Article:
CMS EXEC, or EXEC, is an interpreted, command procedure control, computer scripting language used by the CMS EXEC Processor supplied with the IBM Virtual Machine/Conversational Monitor System (VM/CMS) operating system.
The EXEC languageEdit
- EXEC processes lines up to 130 characters long when entered from a terminal, or 72 characters when read from a file.
- A label consisting of a dash followed by up to seven alphanumeric characters can prefix a CMS command or an EXEC control statement.
- The interpreter parses commands into blank-delimited tokens of up to eight characters each.
- Variables consist of an ampersand followed by up to seven alphanumeric characters. Variables can be either user-defined variables or pre-defined ("special") EXEC variables.
- As each line is read the tokens are scanned. If they contain EXEC variables the variables are replaced by their value.
- Comments. Comments in EXEC files begin with an asterisk in column one. All other statements are executable statements.
- Null statements. A null statement contains no data items.
- CMS commands. If the first data item on a line is not an asterisk or ampersand the EXEC processor considers the line to be a CMS command and passes it to CMS for immediate execution.
- Assignment statements. An assignment statement assigns a value to an EXEC variable. It has the form
&variable = <arithmetic-expression>
- Control statements. A statement where the first data item is an EXEC control word and the second is not an equals sign is assumed to be a control statement.
- EXEC control words:
- &ARGS - allows the user to redefine command arguments.
- &BEGPUNCH - heads a series of lines to be spooled to the user's virtual punch.
- &BEGSTACK - heads a series of lines to be placed in the user's console input stack.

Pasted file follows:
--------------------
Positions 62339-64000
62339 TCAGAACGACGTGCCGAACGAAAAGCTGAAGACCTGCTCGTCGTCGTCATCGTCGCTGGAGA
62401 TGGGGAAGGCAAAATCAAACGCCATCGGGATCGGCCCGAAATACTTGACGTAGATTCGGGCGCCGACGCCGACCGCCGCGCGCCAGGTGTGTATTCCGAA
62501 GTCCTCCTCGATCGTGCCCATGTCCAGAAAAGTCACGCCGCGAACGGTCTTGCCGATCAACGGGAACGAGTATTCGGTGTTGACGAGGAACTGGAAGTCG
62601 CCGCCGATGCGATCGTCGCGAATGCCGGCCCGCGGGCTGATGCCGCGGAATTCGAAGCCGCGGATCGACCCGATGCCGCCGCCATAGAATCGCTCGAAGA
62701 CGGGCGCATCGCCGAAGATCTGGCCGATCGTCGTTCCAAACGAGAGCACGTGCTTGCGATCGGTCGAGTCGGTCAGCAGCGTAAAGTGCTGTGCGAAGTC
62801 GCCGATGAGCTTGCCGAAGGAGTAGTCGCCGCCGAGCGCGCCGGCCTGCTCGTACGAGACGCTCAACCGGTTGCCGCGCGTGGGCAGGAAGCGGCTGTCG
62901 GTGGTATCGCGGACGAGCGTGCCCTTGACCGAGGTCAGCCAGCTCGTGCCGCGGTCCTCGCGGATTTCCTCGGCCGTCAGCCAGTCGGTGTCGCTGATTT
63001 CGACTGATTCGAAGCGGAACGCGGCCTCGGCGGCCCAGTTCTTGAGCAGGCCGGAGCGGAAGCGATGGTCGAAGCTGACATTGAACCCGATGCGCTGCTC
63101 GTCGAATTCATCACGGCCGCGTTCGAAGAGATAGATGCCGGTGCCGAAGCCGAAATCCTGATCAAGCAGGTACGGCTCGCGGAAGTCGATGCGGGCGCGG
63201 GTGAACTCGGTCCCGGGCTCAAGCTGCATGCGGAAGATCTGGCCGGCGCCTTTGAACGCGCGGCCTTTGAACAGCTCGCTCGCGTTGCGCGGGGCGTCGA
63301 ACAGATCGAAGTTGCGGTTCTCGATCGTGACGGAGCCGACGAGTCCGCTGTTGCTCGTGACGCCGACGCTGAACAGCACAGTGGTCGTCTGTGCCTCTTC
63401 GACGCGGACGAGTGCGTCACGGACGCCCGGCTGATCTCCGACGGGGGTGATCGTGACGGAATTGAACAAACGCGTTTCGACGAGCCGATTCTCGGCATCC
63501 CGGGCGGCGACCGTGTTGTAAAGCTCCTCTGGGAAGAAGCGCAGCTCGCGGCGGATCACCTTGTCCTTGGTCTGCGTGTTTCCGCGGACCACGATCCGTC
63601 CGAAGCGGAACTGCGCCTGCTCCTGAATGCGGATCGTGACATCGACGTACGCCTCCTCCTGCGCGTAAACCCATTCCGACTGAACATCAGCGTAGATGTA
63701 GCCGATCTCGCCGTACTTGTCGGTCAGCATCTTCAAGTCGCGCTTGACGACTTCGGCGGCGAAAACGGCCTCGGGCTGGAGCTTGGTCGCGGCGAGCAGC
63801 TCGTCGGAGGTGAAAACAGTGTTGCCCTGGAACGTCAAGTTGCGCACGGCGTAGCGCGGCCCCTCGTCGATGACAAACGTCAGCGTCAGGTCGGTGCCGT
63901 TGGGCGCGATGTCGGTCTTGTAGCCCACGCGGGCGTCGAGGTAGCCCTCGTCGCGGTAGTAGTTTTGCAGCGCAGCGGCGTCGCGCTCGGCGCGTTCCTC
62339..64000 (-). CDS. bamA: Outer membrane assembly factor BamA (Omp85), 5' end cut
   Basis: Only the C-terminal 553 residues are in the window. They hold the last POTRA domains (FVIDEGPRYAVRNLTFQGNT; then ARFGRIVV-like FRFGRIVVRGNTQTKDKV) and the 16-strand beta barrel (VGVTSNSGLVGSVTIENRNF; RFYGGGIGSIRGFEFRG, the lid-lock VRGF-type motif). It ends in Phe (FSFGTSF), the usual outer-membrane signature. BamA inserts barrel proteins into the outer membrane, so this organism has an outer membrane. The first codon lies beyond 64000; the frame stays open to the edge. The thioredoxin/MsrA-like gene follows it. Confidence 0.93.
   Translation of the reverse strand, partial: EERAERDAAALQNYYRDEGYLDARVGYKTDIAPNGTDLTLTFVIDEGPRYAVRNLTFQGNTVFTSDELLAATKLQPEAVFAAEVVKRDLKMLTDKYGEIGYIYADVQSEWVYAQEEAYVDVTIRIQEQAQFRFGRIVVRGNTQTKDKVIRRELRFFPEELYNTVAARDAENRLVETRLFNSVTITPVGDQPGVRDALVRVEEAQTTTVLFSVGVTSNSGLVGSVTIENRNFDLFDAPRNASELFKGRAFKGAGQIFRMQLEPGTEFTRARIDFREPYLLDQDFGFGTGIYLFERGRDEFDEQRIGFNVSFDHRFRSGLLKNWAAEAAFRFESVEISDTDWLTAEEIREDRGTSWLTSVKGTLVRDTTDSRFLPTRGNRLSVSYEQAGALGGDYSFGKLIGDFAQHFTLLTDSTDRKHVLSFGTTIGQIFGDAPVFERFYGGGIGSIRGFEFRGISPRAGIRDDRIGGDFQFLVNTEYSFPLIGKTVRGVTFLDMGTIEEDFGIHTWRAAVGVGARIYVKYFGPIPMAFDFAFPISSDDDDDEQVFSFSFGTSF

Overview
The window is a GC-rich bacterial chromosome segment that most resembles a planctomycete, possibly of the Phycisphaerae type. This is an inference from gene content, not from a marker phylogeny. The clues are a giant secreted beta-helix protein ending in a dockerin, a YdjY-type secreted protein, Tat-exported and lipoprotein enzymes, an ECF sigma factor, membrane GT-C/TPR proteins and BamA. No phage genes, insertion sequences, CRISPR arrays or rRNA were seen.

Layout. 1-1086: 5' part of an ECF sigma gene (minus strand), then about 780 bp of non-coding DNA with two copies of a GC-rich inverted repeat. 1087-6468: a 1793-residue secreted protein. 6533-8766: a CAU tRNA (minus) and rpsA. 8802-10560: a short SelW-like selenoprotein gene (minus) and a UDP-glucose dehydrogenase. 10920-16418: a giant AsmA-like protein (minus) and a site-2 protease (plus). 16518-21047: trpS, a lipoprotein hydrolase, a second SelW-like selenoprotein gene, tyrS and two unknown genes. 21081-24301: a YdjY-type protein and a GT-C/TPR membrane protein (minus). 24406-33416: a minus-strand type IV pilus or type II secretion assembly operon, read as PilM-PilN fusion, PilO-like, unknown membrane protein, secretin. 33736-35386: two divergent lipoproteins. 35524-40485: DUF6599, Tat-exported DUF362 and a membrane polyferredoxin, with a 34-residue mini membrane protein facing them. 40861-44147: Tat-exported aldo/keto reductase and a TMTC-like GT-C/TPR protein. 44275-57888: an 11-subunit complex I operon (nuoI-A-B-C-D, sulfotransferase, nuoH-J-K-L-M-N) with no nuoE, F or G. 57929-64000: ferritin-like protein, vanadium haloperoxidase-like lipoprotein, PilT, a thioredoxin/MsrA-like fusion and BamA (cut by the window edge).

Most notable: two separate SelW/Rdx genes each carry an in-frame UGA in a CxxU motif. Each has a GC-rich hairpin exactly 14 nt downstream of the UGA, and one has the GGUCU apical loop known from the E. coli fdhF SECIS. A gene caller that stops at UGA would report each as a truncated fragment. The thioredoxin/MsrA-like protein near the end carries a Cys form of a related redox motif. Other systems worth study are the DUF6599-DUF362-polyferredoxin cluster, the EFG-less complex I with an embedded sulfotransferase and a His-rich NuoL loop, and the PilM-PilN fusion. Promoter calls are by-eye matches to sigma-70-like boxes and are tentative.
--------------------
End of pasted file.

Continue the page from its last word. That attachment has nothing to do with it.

- &BEGTYPE - heads a series of lines to be typed on the user's terminal.
- &END - marks the end of the lines processed by &BEGPUNCH, &BEGSTACK, or &BEGTYPE.
- &CONTINUE - tells the interpreter to process the next line in the file.
- &CONTROL - controls the format in which messages are displayed.
- &ERROR - tells the interpreter what to do if an error is detected.
- &EXIT - exits the current EXEC file, and optionally sets a return code.
- &GOTO - branches to another location in the current EXEC file. The location can be TOP for the beginning of the file, a label, or a line number.
- &IF allows for conditional execution of statements.
- &LOOP - heads a group of statements to be executed multiple times, or until a specified condition is true.
- &PUNCH - sends a string of tokens to the user's virtual punch. Each &PUNCH statement generates one card-image, padded or truncated if necessary.
- &READ - reads one or more lines from the user's terminal.
- &SKIP - skips (ignores) a specified number of lines.
- &SPACE - types a specified number of blank lines on the user's terminal.
- &STACK - places one line in the user's input stack. The line is constructed from tokens as for &PUNCH.
- &TIME - specifies what timing information is to be typed on the user's terminal following the execution of each CMS command.
- &TYPE types a line on the user's terminal. The line is constructed from tokens as for &PUNCH.
- Built-in functions. The EXEC interpreter provides a few "built-in" or predefined functions:
- &CONCAT concatenates a string of tokens.
- &DATATYPE examines a token and determines whether it is numeric or alphabetic.
- &LENGTH returns the length of a token.
- &LITERAL prevents variable substitution within a token.
- &SUBSTR extract selected characters from a token.
PROFILE EXEC is an EXEC that is automatically executed when a user logs on to tailor their environment. A simple PROFILE EXEC might look like the following:
* The following code issues CMS commands to set * the "blip" character to asterisk and request * the "short" format for system ready messages. &CONTROL OFF SET BLIP * SET RDYMSG SMSG
Related CMS Command Procedure Control LanguagesEdit
- "The CMS EXEC Processor". CMS User's Guide (1st ed.). September 2004. IBM publication number SC24-6079-00.
- "REX - A Command Programming Language". SHARE 56. February 18, 1981. Archived from the original on 2009-02-21.
- IBM Virtual Machine Facility/370: EXEC User's Guide (PDF) (2nd ed.). April 1975. IBM publication number GC20-1812-1.